By no means should we completely forget about the idea at the top of this post. There’s more opportunity than ever to scale shared knowledge. But it’s still not easy. To get started, we have to align our strategies with the realities of the social workplace. Tactics will vary by organization and use case, but there are a few principles to keep in mind regardless of company.

  • Never start with tech. Implementing a platform without proper understanding of behavior will lead to a disconnect. This is why Yammer almost never works. Workplace sharing typically isn’t like social media sharing, so Facebook-like functionality often doesn’t match the necessary behaviors. This is why I’m such a big fan of wikis – combining discussion with reference information.
  • Activate the 1%. They’re already out there, and they’re already sharing. For some, it’s part of the job. For others, it’s a natural part of their working behavior. Find that person who is making really ugly but useful PowerPoints for their team and provide them with an opportunity to simplify and scale their knowledge sharing. But also give them the support and structure they need to grow their impact.
  • Get close to the workflow. Too often we structure social practices based on what’s easiest for the contributor – namely L&D and subject matter experts. This is why the slideument exists. Instead, sharing should be aligned with the intended use of information. If you expect employees to access information in the moment of need on the busy sales floor, it must be structured so that it can be found, consumed and shared quickly – without reliance on lengthy videos or extensive documentation. This may require extra work during creation/curation, but it will quickly add value for the organization.
  • Start small. Don’t try to develop a social strategy for the entire organization. Instead, identify a segment that has a problem that can be addressed through shared knowledge. Use simple methods to tackle this challenge through sharing in order to see what works and what doesn’t. Learn quickly and evolve your tactics as you scale to additional teams.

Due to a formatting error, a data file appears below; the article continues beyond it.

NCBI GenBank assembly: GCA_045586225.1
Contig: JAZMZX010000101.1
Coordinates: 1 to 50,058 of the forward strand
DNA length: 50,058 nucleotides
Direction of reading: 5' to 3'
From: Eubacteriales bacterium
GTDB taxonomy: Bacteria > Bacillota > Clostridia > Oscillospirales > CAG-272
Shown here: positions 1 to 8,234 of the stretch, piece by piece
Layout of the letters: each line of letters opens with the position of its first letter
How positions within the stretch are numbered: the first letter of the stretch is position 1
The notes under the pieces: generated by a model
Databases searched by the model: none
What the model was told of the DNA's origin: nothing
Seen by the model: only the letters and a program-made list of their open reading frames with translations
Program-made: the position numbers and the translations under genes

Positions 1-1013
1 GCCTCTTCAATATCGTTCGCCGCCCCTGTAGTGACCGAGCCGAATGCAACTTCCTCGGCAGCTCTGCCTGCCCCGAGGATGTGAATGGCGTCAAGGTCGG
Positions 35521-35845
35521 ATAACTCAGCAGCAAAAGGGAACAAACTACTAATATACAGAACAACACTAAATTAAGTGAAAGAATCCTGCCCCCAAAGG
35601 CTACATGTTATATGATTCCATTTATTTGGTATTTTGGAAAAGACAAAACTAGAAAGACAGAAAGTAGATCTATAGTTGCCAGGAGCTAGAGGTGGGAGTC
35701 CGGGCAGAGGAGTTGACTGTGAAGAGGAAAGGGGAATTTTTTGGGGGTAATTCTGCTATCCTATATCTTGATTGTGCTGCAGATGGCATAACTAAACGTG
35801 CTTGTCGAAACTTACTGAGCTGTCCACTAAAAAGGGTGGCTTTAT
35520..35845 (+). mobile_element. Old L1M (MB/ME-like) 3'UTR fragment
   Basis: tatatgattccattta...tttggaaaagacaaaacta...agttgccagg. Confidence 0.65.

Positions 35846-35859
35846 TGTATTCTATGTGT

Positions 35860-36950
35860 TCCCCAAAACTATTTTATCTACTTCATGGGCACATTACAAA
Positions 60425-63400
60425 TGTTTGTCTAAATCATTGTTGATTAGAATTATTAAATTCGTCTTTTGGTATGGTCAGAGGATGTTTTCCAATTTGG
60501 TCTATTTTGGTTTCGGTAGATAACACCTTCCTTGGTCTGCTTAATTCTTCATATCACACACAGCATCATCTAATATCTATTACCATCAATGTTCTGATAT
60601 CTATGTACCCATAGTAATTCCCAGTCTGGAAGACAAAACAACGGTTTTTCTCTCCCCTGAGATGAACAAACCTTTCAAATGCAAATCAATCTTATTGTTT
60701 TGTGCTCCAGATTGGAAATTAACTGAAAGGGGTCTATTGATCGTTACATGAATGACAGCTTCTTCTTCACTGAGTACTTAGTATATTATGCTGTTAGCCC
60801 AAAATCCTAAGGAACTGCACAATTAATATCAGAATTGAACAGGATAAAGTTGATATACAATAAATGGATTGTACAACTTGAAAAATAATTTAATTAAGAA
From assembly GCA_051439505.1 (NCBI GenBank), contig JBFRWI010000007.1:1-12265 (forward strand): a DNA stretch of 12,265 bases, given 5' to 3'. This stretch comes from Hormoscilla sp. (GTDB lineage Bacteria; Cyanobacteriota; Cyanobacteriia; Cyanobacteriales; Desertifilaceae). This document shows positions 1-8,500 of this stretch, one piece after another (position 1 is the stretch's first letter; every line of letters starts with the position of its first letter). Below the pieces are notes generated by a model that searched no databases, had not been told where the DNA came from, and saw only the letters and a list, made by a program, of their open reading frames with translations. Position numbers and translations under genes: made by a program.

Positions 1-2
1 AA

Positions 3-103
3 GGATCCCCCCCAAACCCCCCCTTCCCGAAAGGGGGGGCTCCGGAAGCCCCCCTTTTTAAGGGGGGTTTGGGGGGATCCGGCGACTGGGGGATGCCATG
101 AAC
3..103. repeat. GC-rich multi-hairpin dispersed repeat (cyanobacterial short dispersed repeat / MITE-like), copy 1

• Build it into the job. This one is usually outside of L&D control. But, if you expect someone to share their knowledge consistently, it has to be a formal part of the job. A chunk of the 1% are people like product owners and corporate communications teams – employees who share for a living. But they don’t know everything (despite what they may claim). If you want to REALLY see what working out loud (WOL) can do to an organization’s culture, build it into the job and give people the resources and TIME to share at work.

“Social learning” has always sounded silly to me. After all, we are constantly learning from one another. Whether its in a classroom or via a blog post, learning is inherently social. Rather than attempting to wrap structure and governance around this reality, we instead should focus on experiments and enablement practices that connect the people with knowledge to those who need it.


I’ll be exploring this concept of shared knowledge in the workplace in greater depth during 2 upcoming presentations. I hope you can join me!  

JD Dillon is one of the most prolific authors and speakers in workplace learning today. He has spent 20 years designing learning and performance strategies for respected global organizations, including The Walt Disney Company, Kaplan, Brambles, and AMC Theatres. JD is the founder of LearnGeek and Chief Learning Architect with Axonify.

The Fallacy of the Social Workplace

by JD Dillon time to read: 4 min